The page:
The bus station in the centre of El Paso now serves as an open-air shelter for hundreds of migrants. The effects of the shutdown of the US Congress, namely, the suspension of all administrative activity owing to controversies on the federal budget, here in this part of Texas, are seen in the faces of these men, and especially of women and children that border guards have dumped in this clearing – three-hundred each day – for more than a week already. In detention centres on the border populations are overflowing, many undocumented migrants have exceeded the maximum period of detention and law enforcement authorities cannot and “don’t want” to hold them since the they have been working with no pay for the past 18 days. On December 26, over 500 of these desperate people were released without prior agreement with the voluntary associations nor with the Annunciation House, one of the largest reception centres run by the diocese. “Authorities released 300 migrants on December 27 – said Ruben Garcia, executive director of the Home – and they continued along these lines until a total of 1500 people were dumped in the streets: a planned humanitarian crisis.” People are stranded at bus stations, airports and in a local park. Children and families left without money, train tickets or food, without access to a telephone.
Migrants remain in El Paso one or two days, until their families or rescuers pay their bus tickets or airfares to reach other destinations in the United States. Others are hosted for longer periods in reception centres set up by volunteer workers. “It’s an inhuman, inconceivable situation – reiterated Msgr Mark J. Seitz, bishop of El Paso -. When taking in refugees our Government has the responsibility to cater to their basic needs. As US citizens we are far from proud of such situations.”
On January 6 the US Catholic Church inaugurated the National Migration Week: prayer and reflection gatherings will be ongoing until January 12 along with proposals and projects for migrants. Refugees, victims and survivors of trafficking will be engaged in “Building Communities of Welcome”, as highlighted in the title chosen for this celebration which underlines the commitment of Catholics in showing solidarity towards new immigrants and accompanying them along the integration process.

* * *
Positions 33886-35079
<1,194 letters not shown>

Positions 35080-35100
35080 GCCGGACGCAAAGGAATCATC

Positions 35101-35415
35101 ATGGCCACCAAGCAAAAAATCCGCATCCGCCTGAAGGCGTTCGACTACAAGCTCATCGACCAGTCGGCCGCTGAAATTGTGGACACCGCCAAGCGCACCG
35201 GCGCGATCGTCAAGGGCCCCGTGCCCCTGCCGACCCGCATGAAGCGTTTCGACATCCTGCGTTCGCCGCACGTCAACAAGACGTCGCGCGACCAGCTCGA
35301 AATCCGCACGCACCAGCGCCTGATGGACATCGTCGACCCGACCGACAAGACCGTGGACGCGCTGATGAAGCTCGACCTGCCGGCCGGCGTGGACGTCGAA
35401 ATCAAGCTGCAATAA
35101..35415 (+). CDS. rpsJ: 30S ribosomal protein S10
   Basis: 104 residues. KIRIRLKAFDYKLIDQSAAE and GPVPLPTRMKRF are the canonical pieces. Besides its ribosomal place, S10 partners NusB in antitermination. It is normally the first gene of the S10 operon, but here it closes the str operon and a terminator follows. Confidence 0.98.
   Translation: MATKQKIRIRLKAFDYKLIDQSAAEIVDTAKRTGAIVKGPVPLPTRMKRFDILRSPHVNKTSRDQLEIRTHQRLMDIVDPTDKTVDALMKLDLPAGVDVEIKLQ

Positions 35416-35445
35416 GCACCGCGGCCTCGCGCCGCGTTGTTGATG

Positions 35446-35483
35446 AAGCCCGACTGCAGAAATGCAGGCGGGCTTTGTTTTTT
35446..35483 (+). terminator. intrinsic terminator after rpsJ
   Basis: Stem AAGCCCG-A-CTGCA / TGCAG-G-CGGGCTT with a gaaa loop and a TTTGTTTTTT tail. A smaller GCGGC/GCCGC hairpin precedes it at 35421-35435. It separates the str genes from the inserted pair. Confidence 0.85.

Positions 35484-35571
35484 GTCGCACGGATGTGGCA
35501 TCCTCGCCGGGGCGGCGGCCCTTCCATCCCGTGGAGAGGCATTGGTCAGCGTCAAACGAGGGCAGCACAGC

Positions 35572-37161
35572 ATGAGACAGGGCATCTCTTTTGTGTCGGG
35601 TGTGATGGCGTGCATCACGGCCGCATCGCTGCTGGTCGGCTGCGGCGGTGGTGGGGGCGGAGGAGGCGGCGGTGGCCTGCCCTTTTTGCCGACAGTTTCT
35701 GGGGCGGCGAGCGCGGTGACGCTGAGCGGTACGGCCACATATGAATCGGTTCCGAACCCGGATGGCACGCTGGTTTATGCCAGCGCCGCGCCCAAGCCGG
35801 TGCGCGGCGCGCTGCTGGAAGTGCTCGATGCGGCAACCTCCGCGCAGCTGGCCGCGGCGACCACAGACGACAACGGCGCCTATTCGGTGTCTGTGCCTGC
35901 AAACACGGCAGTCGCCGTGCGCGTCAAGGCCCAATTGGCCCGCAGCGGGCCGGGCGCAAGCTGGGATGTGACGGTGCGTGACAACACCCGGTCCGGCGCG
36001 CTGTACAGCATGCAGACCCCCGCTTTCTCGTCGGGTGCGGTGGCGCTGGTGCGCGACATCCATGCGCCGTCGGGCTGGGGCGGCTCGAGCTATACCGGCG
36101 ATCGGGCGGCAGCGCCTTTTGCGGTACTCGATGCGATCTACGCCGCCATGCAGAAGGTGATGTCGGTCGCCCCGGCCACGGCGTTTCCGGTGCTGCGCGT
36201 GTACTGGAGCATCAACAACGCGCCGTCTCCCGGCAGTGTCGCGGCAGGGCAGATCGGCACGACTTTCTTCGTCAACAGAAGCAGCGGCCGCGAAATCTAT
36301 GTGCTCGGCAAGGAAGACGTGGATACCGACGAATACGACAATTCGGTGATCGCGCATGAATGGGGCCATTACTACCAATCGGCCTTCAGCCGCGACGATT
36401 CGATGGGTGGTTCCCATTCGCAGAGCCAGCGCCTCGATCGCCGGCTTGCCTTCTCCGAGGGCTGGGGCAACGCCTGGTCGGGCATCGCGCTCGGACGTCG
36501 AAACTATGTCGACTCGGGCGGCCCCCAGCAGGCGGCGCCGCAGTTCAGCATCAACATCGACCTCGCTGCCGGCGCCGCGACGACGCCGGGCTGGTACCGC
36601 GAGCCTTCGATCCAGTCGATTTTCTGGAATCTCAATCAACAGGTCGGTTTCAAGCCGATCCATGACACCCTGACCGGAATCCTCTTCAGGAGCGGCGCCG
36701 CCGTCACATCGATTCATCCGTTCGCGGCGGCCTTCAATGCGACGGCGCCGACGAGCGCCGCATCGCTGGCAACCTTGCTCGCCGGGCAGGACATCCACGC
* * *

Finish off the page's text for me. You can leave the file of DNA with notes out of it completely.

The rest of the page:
But the numbers of El Paso, Browsnville, of Rio Grande Valley, show that no celebrations would suffice. Every week, actually, every day, the reality of migrants bursts into the life of parishes, associations, and of all those who relentlessly endeavour to restore human dignity to people fleeing from violence and hunger. El Paso has managed to contain the humanitarian crisis because schools were closed and many teachers voluntarily gave a helping hand, while parishes and Catholic institutions welcomed migrants inside their structures.
While the border with Mexico is a slippery slope on which President Trump is flexing his muscles in order to persuade the new Congress to approve a spending bill of $5 billion for the construction of a wall, the immigration issue is a complex one, which cannot be addressed purely in terms of emergency or threats.
The Catholic Church is calling for a reform of the migration system that does not trample upon human rights and which, above all, does not envisage the separation of families.
In the past ten years 7.4 million migrants have become US citizens, thereby contributing to the Country’s growth with a tax contribution of 11.74 billion dollars. Even undocumented immigrants brought into the United States as children through the DACA program, have been allowed to study and work, paying 1.7 million taxes every year. But the US administration and Congress keeps them in a limbo without directives. If the wall is approved they could either be expelled or allowed to remain. An efficient reform of the migration system cannot fail to take refugees into due account , especially given the long history of reception of migrants into the United States.
Over 3.3 million refugees have been integrated into the Country since 1975, constituting a precious workforce.
Conversely, the decisions of the Trump administration were played to the lowest common denominator by cutting refugee quotas every year to the lowest figures ever recorded in the history of the Country. In the meantime, according to statistical reports, most migrants flee from Honduras, El Salvador and Guatemala, where families live under threat and with no future prospects except drug production and trafficking. Over 41 thousand unaccompanied children have fled from this death Triangle in the year 2017 alone – low figures compared to the year 2015, when 110 thousand arrived into the US.
“Instead of contributing to improving the situation in their Country of origin – added bishop Seitz – a situation that was largely created by our own nation in many different ways, especially in terms of addiction to illegal drugs, we mistreat those who seek shelter in our Country, to the extent of hoping that others shall arrive no more. They risk their own life, while we, citizens of one of the richest countries in the world, should face the consequences of our hardened hearts.”